Bryan Garner on Words

Contract 'busts': Trying to decipher provisions that literally make no sense

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Bryan Garner

Bryan Garner: “What I’d like to explore in this column is the curiosity of ‘busts’–the prevalence of contractual provisions, sometimes perpetuated in deal after deal, that make no literal sense at all.” Photo by Winn Fuqua Photography

Transactional drafting is a fascinating field of study—and of practice. There are rigors on the one hand and lunacies on the other. The rigors involve accurately achieving the contracting parties’ desired result, preferably in a form they can comprehend. The lunacies involve using pastiche forms riddled with wildly inconsistent ways of expressing simple duties, absurd archaisms whose purpose few lawyers can explain, and repellent typographic practices that still today make many if not most contracts grotesque to read.

What I’d like to explore in this column is the curiosity of “busts”—the prevalence of contractual provisions, sometimes perpetuated in deal after deal, that make no literal sense at all. That they exist at all is something of a marvel. After all, you’d think that transactional lawyers would adopt a protocol of reading and rereading each contract that goes out the door. Given that critical thinking and close reading are prized habits for lawyers, contradictory or outright nonsensical provisions should be exceedingly rare. Alas, they’re not.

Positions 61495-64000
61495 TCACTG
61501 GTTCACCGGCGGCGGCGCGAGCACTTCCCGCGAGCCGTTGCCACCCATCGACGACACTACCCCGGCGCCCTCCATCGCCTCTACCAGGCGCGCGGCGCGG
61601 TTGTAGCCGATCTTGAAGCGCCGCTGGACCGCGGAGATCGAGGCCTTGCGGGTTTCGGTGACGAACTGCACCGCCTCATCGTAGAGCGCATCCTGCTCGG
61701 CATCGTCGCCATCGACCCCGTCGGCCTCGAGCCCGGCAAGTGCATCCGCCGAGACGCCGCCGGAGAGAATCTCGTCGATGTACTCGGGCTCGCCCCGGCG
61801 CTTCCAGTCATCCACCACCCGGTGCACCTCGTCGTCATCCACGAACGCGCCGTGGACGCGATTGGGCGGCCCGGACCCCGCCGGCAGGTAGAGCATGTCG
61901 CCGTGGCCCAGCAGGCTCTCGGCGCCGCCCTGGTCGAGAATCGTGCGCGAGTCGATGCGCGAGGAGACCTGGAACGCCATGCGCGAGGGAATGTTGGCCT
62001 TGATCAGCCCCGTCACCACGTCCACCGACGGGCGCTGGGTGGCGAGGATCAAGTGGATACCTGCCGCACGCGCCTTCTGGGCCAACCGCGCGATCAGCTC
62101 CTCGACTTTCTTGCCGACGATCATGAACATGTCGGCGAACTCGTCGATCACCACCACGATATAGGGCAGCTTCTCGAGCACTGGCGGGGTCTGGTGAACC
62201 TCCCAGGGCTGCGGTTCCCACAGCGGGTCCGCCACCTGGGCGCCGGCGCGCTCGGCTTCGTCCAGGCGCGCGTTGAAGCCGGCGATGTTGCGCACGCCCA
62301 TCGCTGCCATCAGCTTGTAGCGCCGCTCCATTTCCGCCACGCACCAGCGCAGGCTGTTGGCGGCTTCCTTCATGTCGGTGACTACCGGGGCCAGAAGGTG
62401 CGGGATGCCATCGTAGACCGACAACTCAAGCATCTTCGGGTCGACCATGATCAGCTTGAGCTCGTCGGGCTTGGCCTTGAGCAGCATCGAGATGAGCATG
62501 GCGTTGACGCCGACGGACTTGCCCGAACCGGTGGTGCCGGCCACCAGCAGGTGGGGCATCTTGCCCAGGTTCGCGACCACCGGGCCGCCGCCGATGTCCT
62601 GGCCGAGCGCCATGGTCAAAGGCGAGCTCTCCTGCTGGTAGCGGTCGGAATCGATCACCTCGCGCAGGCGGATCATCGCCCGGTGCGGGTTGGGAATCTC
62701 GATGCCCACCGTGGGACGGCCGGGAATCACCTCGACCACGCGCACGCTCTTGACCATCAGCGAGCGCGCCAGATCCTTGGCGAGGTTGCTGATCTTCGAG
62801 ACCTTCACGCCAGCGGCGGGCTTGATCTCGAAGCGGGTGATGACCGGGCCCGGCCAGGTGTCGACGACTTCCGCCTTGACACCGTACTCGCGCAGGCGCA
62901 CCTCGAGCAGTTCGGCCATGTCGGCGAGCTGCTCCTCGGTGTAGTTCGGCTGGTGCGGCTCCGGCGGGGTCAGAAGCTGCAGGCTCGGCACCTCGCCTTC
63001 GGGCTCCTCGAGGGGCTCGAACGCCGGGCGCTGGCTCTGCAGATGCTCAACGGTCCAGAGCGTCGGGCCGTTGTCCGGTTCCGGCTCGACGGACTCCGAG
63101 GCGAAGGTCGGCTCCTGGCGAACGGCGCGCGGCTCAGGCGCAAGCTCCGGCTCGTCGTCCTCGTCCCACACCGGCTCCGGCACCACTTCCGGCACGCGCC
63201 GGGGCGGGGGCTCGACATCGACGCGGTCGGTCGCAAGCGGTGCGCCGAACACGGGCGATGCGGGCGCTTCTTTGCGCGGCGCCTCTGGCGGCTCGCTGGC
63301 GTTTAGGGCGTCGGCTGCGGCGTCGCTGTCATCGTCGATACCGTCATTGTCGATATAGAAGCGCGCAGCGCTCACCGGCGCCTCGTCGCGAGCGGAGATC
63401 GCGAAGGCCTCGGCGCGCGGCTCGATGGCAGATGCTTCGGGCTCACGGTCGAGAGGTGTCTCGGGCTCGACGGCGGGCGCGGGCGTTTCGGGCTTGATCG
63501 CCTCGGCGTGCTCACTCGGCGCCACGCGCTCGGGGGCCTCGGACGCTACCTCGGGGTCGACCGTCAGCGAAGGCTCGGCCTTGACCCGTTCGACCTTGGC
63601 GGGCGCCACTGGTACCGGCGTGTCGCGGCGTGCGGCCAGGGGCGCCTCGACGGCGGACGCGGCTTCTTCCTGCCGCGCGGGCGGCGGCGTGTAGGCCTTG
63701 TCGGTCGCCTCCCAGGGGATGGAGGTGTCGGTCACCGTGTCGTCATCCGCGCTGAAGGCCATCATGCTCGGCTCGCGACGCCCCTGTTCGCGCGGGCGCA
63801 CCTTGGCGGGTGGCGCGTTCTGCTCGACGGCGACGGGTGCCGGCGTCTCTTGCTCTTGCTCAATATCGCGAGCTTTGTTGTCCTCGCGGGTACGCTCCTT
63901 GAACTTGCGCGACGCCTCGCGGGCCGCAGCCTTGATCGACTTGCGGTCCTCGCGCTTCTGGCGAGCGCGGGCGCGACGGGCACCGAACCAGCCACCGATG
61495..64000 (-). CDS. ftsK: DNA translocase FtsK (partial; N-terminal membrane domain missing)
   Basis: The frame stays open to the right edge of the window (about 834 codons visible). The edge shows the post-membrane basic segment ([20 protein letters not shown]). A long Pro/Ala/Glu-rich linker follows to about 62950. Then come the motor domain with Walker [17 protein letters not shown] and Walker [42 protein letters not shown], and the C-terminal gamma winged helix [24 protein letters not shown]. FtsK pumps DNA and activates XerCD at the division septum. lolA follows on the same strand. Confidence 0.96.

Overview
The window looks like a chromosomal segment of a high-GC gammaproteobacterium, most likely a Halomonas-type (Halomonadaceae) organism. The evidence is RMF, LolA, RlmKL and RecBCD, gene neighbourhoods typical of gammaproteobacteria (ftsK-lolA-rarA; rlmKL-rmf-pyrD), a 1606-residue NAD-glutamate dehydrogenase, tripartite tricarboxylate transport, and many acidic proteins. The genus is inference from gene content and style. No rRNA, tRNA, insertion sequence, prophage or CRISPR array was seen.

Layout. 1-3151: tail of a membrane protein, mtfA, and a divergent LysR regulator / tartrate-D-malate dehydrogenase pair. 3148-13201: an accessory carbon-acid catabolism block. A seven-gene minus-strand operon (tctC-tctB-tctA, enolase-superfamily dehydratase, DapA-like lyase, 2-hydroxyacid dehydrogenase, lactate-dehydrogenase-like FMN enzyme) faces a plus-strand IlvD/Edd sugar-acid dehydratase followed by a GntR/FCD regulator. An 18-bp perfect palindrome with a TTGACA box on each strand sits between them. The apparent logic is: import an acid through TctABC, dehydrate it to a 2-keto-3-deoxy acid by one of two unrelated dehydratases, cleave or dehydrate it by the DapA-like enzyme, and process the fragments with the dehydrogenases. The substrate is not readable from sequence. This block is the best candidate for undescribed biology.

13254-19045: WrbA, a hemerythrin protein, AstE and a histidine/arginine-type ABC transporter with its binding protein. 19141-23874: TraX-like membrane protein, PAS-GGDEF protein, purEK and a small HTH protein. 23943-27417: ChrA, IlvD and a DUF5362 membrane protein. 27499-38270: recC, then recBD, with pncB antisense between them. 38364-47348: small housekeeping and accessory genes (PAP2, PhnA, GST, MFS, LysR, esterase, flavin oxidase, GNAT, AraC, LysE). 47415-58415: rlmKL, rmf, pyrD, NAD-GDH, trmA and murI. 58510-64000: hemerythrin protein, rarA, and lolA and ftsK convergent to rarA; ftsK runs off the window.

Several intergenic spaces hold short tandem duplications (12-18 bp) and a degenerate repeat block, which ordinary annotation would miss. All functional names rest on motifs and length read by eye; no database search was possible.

Most experienced lawyers can recall anecdotes of contractual monstrosities. One involves a malpractice claim against a law firm: A mortgage had somehow been prepared in the early 1980s with a crucial line dropped. The sentence made no sense. The firm had prepared dozens if not hundreds of mortgages with the same language missing, resulting in an incomplete sentence that made little sense—and the sense it did seem to make resulted in a disposition that no sane drafter could have wanted. It seems that a typist had simply skipped a line and continued typing. Nobody caught the error—until a problem erupted in the early 2000s.

By that time, the faulty contract had long since become entrenched as the “firm form.” A secretarial error from a generation before had become permanently ensconced in the form.

FlawED Forms

That’s one of the pratfalls that forms, or precedents, encourage: a blind reliance on what’s “worked” before. Forms often lull drafters into a false sense of security. If it worked last time, it’s surely reliable. “Don’t touch a word of it,” I’ve heard drafters say. “It’s time-tested, and most of the provisions have probably been litigated.”

This, too, is lunacy. As David Mellinkoff demonstrated in his classic book The Language of the Law (1963), litigated forms typically have glaring problems in them. That’s usually why they fomented the litigation in the first place. Yet for most of the 20th century, American legal publishers collected “litigated forms” as if they were prized: The ambiguities within them had been adjudicated and settled. Yet if, say, the Arizona Supreme Court decides a contractual ambiguity one way, the California Supreme Court may decide it differently, and the New York Court of Appeals even differently from the others. All because nobody simply redrafted the ambiguity to fix the problem. After all, if a redrafted form hasn’t been litigated, how could it be recommended over wording that had?